Veteran filmmaker Tade Ogidan, whose latest effort Gold Statue is currently making waves at the cinema says the film took him ten years to produce because he has never wanted to produce any film less than phenomenal and attention grabbing.

Speaking in an interview with Channels TV Entertainment News, Ogidan, who directed and produced Hostages and Owo Blow (which launched the career of frontline actress Bimbo Akintola), two of the most critically acclaimed films in the 1990s, explained that producers sometimes have very good stories: “but the financial resources to achieve it will not be immediately there, so you wait. We are not one who just want to waste a story so that we can quickly make a statement, when we produce, people don’t forget.”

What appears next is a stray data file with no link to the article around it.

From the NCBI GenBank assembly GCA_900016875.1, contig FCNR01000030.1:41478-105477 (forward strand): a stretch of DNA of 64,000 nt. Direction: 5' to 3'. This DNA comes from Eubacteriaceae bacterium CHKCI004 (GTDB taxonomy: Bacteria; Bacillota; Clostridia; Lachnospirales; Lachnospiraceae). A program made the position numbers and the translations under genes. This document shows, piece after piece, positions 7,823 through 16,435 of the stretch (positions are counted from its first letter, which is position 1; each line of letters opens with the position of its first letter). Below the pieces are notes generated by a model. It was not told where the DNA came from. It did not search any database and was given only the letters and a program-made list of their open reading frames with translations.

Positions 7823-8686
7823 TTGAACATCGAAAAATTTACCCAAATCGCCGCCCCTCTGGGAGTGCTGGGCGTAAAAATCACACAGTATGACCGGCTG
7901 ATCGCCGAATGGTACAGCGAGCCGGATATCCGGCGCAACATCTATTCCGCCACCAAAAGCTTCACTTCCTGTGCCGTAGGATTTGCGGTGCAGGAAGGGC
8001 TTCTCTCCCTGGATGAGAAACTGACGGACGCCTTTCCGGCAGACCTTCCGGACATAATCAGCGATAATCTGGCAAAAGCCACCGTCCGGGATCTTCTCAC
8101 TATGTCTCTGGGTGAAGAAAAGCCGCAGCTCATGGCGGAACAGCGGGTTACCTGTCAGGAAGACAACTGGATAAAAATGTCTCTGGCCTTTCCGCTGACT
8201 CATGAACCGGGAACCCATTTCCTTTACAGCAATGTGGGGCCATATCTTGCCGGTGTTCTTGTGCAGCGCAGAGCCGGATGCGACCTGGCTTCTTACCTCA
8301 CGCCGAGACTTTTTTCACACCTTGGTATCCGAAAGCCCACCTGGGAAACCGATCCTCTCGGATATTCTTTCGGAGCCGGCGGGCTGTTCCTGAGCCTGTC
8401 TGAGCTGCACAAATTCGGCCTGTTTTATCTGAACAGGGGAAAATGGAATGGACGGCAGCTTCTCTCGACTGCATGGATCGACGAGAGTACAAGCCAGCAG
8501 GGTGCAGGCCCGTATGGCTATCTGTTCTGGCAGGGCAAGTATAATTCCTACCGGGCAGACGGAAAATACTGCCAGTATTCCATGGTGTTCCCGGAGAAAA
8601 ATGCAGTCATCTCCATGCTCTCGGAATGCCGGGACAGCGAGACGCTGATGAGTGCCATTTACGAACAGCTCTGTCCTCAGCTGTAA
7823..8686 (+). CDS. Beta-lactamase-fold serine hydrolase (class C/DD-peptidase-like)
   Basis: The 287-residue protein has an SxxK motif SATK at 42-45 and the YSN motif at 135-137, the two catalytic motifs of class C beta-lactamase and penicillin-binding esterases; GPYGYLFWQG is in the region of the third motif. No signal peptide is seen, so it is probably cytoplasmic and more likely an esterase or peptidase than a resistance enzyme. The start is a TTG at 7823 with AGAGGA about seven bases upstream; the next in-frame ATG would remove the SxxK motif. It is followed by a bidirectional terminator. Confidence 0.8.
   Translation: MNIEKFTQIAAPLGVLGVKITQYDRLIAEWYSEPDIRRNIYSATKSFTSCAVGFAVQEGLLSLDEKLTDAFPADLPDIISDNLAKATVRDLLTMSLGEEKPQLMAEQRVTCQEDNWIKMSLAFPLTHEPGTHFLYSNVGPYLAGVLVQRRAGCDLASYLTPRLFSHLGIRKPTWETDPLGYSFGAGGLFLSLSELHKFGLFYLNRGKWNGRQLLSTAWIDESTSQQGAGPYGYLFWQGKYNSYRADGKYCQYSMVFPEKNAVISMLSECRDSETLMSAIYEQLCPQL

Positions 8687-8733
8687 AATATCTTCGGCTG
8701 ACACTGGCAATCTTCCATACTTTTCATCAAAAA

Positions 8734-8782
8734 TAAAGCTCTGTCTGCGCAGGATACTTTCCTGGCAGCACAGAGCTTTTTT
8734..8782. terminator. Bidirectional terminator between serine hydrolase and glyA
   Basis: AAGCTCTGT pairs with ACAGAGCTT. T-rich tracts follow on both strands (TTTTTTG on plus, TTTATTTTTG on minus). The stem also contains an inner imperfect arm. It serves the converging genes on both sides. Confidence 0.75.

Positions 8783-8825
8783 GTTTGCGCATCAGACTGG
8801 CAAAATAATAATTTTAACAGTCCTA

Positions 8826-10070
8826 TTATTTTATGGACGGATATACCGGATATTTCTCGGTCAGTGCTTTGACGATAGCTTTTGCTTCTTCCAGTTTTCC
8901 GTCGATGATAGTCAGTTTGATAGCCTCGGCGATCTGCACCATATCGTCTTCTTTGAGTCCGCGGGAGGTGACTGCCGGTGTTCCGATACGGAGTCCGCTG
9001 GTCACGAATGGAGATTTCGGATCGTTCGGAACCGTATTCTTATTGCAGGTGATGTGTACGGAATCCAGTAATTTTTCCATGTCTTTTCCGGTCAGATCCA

Speaking about the prison set, he explained that it had to be built from the scratch since it was impossible to approach any prison facility to shoot the film especially as there is a part of the film where there had to be some digging.

His words: “Since it is not a documentary, no body will open the prisons to you to shoot a feature, so we had to build our set. We had a massive space to put the interior of the prison set. And then you know those boys were eventually digging so we got a tunnel. You will never know if we don’t tell you.”

Gold Statue is currently showing at cinemas across the country to critical acclaim.

 

 

ALSO READ  My Book is a Message for Every African -Femi Jacobs